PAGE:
The Employee Free Choice Act of 2009 has franchises lobbying politicians to block the legislation that could ‘dramatically increase labor costs.’

As of early May, there were reports in the national media that a compromise bill was being drafted by Democratic Speaker of the House Nancy Pelosi, who was said to be holding private meetings with a minority group of Democrats opposed to the legislation in its current form, including Sen. Arlen Specter (D-Pa.).

Andrew Weikert, director of government affairs for the Auntie Anne’s Inc. hot pretzel chain, is spending a lot of time in Washington these days battling a contentious labor issue his company fears could critically impair its franchise system at a time when economic recovery remains uncertain.

The Lancaster, Pennsylvania–based quick-serve operating nearly 1,000 units is just one of many restaurant companies taking a hard line against the Employee Free Choice Act of 2009 (EFCA), also known as “card check” legislation, which was introduced in identical bills in the U.S. Senate and House of Representatives on March 10.

The legislation calls for changes to a labor law that opponents say threaten to skew the organizing process unfairly toward unions, whose numbers have been steadily waning in recent years. Critics of the act also say it would bring near-certain increases in hourly wages at a time when many restaurants are struggling with slower sales and a range of economic pressures brought on by the recession.

“Costs are going up. When you combine that with an increase, perhaps a dramatic increase in labor costs, it could have the potential to put some of our franchises out of business,” says Weikert, who along with Auntie Anne’s CEO, Sam Beiler, joined the National Restaurant Association (NRA) in its recent lobbying efforts against the legislation.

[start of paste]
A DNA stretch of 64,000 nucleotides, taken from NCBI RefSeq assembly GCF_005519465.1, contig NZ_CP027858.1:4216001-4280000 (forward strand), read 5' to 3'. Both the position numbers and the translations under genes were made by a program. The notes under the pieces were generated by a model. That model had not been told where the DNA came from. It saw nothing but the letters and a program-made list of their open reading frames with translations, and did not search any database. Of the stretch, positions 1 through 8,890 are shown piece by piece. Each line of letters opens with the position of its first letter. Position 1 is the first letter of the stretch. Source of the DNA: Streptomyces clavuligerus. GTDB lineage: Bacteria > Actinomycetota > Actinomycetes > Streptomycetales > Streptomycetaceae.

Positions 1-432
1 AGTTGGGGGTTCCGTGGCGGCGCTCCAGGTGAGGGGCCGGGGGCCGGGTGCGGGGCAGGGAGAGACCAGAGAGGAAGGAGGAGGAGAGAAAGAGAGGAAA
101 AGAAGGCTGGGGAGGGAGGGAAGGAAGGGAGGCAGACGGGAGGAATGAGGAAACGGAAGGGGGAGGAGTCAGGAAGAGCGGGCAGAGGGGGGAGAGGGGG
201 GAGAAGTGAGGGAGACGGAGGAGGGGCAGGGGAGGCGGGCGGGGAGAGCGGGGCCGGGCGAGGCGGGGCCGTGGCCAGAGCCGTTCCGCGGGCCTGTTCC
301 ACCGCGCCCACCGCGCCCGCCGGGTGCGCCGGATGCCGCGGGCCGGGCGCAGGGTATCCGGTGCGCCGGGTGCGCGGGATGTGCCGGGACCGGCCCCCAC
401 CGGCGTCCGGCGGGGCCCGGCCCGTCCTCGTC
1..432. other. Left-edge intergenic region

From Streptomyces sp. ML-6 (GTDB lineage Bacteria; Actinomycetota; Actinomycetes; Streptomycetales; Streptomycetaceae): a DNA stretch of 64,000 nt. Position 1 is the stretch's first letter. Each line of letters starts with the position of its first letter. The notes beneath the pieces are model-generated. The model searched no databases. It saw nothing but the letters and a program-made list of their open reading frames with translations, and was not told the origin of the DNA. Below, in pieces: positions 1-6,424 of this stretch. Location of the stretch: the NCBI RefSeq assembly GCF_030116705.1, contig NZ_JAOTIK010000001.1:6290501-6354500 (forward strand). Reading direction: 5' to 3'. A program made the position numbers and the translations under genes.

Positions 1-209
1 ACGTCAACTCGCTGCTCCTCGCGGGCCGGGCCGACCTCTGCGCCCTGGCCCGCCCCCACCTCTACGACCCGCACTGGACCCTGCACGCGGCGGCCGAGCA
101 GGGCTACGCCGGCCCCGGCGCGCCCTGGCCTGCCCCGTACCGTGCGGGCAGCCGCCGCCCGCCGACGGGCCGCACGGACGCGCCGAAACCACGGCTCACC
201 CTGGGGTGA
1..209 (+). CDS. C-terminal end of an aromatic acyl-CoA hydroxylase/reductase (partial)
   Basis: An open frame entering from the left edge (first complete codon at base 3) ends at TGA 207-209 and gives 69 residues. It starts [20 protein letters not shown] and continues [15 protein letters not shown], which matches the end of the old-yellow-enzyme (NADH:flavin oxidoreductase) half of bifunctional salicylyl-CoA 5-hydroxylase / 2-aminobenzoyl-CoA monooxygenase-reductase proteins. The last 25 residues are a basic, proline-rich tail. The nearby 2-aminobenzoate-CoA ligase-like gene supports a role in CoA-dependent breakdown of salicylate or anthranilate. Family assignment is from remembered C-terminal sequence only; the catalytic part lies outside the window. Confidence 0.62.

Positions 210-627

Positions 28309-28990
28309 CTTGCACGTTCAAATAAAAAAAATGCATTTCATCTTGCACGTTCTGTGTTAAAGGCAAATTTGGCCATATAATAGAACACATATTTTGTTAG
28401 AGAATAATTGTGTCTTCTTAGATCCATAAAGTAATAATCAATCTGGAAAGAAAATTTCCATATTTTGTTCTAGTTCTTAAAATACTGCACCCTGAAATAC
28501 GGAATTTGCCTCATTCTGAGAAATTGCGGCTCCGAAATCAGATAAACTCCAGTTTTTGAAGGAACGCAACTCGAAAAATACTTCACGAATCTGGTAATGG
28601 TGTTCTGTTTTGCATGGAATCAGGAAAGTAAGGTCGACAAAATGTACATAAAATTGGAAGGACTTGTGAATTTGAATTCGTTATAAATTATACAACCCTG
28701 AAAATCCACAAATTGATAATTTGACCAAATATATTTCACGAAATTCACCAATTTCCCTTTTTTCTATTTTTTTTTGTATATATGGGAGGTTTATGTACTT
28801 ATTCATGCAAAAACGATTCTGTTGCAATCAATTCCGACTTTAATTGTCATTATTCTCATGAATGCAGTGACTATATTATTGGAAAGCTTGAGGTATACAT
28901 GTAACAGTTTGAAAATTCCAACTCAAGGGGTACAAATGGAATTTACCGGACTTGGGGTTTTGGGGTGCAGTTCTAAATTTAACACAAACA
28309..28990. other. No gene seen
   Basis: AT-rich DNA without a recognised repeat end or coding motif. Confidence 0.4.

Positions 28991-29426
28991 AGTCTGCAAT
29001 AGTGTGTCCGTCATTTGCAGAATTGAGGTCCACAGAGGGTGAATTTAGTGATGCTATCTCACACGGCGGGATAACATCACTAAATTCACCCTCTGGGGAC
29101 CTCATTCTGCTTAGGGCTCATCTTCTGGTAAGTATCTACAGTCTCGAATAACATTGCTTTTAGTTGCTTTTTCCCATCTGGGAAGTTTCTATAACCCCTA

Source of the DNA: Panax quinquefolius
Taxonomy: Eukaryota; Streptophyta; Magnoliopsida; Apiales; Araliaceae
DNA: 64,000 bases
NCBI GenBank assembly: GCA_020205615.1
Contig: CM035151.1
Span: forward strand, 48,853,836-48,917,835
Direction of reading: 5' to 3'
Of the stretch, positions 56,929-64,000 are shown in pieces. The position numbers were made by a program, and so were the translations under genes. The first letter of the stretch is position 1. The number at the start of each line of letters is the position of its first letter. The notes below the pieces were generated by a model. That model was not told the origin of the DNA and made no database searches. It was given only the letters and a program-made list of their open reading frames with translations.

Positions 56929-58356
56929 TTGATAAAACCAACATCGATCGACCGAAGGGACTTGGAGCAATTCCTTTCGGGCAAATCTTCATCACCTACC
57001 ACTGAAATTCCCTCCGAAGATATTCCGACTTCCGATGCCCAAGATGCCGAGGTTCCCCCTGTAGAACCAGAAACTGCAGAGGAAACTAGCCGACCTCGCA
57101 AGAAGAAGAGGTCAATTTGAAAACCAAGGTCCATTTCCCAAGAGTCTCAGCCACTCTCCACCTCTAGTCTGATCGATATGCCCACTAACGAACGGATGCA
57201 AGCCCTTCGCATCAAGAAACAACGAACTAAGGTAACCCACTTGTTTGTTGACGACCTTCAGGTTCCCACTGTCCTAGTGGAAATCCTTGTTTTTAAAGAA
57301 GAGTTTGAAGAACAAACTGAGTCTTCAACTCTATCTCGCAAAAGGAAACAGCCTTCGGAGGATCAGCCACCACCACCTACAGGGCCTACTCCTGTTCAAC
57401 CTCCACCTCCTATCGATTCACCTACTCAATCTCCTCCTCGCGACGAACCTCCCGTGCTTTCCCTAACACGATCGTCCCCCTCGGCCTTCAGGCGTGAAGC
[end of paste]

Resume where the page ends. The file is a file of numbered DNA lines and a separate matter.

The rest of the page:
Proponents of the bills argue that increased union representation as well as the higher wages and secure benefits it guarantees would give more power to the middle class, which has borne the brunt of the downturn. Workers’ increased buying power could help to jumpstart the economy at a time when consumer spending remains stagnant, they argue.

“Passing the Employee Free Choice Act would be tantamount to a mini-economic stimulus package—pumping $49 billion into the economy every year at a time when working families need it most,” says Christy Setzer, a spokeswoman for the Service Employees International Union (SEI). SEI is among the groups leading the charge for EFCA, which was introduced by Sen. Ted Kennedy of Massachusetts and Rep. George Miller of California, both Democrats.

The business community remains staunchly opposed to the changes, with groups such as the NRA, the U.S. Chamber of Commerce, the International Franchise Association (IFA), and others raising millions in attempts to thwart the bills.

“The economy is in a fairly challenging place,” says David French, IFA’s vice president of government relations. A recent IFA FranPulse poll indicated that 86 percent of Americans in franchising say EFCA includes provisions that would hamper their ability to compete.

“Even the most optimistic supporters of this bill recognize that it is going to cost jobs,” French says.

Read more at QSR Magazine

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